Charis Conn is a writer, editor, and teacher living in Brooklyn. During 25 years as a Harper's Magazine editor and author of the Harper's Index, she also published fiction there, among other periodicals. Since then she has edited two dozen books and taught writing at every level. She is currently at work on a novel and teaches at 826.NYC.
In 1957, two years before his death, Frank Lloyd Wright sat down with WNYC to discuss his design philosophy, exhibiting his trademark eloquence and blistering opinions. The year of this interview marks an explosion of commissions for Wright, who by then had been practicing architecture for 70 years.
The writer, critic, editor, filmmaker, television pioneer, and broadcaster Gilbert Seldes comments on censorship, a favorite topic, in this 1953 broadcast of The Lively Arts.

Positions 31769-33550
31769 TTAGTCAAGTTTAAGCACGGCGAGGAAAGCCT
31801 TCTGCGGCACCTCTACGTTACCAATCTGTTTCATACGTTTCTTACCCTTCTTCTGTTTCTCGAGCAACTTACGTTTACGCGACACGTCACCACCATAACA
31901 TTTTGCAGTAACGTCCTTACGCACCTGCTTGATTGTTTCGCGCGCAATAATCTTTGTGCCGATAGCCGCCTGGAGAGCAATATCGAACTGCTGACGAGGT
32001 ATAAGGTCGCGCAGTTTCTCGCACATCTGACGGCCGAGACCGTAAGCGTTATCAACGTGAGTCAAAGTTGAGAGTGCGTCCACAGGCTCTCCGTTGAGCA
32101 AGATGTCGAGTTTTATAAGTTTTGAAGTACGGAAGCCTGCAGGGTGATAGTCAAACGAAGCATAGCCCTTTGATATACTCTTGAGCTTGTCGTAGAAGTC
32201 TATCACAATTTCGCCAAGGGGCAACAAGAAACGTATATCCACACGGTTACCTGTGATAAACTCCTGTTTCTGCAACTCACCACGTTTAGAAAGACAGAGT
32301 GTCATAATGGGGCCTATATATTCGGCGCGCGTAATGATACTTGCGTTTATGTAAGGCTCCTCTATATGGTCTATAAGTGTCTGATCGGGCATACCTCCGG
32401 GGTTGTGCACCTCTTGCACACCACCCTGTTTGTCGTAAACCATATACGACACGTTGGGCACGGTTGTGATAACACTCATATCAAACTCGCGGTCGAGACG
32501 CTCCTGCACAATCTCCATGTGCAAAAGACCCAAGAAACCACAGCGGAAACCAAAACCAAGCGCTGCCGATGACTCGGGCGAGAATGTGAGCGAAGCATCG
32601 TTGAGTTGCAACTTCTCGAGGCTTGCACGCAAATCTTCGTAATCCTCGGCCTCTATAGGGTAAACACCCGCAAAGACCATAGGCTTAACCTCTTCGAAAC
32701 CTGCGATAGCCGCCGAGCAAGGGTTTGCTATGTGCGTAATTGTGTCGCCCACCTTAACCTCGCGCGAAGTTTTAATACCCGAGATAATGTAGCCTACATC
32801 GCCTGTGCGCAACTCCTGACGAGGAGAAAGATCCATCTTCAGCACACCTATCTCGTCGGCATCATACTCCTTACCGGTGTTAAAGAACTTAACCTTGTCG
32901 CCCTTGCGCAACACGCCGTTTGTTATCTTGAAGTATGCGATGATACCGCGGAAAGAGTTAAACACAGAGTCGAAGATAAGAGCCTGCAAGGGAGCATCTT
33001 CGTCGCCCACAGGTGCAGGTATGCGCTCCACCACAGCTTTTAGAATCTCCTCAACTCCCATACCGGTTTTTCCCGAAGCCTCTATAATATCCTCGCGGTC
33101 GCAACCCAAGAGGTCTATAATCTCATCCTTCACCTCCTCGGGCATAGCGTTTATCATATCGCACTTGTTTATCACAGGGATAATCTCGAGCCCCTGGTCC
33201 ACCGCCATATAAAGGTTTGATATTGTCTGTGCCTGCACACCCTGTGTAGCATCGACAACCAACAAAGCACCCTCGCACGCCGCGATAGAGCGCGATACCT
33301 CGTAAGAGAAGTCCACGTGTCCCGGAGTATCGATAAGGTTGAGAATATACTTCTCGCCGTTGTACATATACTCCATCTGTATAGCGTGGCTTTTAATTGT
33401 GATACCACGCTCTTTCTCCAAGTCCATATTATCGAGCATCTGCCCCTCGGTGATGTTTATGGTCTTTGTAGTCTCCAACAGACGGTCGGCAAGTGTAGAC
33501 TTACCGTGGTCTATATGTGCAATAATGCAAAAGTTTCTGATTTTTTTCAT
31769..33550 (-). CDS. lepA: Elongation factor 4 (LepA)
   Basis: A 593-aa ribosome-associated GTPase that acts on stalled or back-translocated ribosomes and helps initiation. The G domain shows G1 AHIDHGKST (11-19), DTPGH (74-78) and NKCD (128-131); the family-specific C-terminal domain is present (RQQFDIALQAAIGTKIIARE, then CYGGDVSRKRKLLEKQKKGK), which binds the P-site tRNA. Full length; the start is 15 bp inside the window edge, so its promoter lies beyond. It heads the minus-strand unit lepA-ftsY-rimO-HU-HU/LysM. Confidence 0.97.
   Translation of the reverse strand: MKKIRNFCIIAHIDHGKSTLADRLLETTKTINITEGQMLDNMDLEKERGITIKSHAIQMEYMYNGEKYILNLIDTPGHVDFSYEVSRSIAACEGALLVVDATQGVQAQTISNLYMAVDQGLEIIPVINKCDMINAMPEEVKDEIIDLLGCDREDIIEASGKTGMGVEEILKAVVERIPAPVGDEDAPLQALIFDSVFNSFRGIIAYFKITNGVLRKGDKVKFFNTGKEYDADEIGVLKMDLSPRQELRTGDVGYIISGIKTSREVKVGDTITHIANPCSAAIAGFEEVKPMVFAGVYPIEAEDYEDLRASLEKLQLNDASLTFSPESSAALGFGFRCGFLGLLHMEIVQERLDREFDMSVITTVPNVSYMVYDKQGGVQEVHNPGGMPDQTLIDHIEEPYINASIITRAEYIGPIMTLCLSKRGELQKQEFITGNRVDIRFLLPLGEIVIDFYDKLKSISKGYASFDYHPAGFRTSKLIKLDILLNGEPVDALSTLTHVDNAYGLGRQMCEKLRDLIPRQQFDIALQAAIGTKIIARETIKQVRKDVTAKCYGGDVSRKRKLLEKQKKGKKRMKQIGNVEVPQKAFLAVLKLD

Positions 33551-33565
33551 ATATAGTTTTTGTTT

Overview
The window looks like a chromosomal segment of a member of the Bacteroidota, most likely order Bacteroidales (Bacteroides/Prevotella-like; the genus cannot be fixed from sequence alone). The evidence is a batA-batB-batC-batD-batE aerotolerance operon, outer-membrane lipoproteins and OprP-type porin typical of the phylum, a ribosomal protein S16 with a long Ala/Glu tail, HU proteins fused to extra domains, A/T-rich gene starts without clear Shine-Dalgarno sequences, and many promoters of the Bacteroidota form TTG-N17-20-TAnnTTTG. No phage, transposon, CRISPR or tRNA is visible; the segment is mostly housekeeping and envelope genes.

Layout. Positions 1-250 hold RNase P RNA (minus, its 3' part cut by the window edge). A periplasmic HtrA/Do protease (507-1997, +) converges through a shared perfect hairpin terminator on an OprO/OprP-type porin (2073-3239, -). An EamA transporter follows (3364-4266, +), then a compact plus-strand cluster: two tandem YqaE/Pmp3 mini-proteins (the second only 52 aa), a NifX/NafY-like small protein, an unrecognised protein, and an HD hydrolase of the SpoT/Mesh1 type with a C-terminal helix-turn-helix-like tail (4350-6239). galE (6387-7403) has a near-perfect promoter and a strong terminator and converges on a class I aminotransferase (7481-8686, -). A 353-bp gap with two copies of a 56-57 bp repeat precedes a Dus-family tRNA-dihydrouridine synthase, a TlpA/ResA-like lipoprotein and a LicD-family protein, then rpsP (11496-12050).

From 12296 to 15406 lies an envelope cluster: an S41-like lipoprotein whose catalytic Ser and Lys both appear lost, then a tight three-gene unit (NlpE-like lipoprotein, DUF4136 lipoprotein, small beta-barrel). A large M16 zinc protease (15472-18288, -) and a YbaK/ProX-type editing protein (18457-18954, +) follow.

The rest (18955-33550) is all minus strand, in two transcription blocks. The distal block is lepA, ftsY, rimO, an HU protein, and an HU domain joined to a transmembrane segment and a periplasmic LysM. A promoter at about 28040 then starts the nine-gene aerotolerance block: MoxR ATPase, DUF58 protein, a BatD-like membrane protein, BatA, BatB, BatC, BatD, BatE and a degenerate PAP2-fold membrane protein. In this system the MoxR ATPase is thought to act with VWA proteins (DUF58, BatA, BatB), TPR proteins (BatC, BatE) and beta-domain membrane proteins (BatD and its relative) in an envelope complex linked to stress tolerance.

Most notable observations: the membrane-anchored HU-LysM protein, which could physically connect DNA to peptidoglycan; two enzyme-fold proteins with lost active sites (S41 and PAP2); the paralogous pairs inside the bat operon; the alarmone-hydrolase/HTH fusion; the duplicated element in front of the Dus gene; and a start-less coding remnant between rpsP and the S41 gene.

This dramatic live broadcast from 1939 is a seminal moment in American jurisprudence and political history: the pardon of Tom Mooney, a tireless labor activist wrongly condemned to death in 1917 for a fatal bombing, after he served 22 years in prison.
The writer and activist LeRoi Jones (who would later be known as Amiri Baraka) speaks here on February 17, 1965, four days before the assassination of Malcolm X, an event that catapulted him from a charismatic Greenwich Village maverick into a radicalized black nationalist in Harlem.